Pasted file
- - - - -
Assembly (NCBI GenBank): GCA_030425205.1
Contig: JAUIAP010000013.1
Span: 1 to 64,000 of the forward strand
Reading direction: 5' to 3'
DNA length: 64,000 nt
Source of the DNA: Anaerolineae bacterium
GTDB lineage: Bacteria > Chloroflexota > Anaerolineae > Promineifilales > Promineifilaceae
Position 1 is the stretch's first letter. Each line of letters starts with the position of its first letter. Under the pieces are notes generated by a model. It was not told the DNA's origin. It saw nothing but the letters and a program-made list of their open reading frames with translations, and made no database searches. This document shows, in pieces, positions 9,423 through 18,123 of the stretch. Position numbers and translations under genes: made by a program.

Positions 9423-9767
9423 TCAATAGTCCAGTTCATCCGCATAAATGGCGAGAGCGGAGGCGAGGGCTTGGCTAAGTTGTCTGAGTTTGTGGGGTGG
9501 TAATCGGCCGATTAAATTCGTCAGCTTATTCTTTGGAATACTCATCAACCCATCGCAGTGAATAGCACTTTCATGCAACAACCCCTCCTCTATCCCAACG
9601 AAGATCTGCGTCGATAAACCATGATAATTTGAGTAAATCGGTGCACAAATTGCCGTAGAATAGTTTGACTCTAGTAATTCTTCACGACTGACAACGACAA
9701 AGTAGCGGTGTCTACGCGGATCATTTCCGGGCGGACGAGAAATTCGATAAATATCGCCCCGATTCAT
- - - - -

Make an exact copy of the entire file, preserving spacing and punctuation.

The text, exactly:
Assembly (NCBI GenBank): GCA_030425205.1
Contig: JAUIAP010000013.1
Span: 1 to 64,000 of the forward strand
Reading direction: 5' to 3'
DNA length: 64,000 nt
Source of the DNA: Anaerolineae bacterium
GTDB lineage: Bacteria > Chloroflexota > Anaerolineae > Promineifilales > Promineifilaceae
Position 1 is the stretch's first letter. Each line of letters starts with the position of its first letter. Under the pieces are notes generated by a model. It was not told the DNA's origin. It saw nothing but the letters and a program-made list of their open reading frames with translations, and made no database searches. This document shows, in pieces, positions 9,423 through 18,123 of the stretch. Position numbers and translations under genes: made by a program.

Positions 9423-9767
9423 TCAATAGTCCAGTTCATCCGCATAAATGGCGAGAGCGGAGGCGAGGGCTTGGCTAAGTTGTCTGAGTTTGTGGGGTGG
9501 TAATCGGCCGATTAAATTCGTCAGCTTATTCTTTGGAATACTCATCAACCCATCGCAGTGAATAGCACTTTCATGCAACAACCCCTCCTCTATCCCAACG
9601 AAGATCTGCGTCGATAAACCATGATAATTTGAGTAAATCGGTGCACAAATTGCCGTAGAATAGTTTGACTCTAGTAATTCTTCACGACTGACAACGACAA
9701 AGTAGCGGTGTCTACGCGGATCATTTCCGGGCGGACGAGAAATTCGATAAATATCGCCCCGATTCAT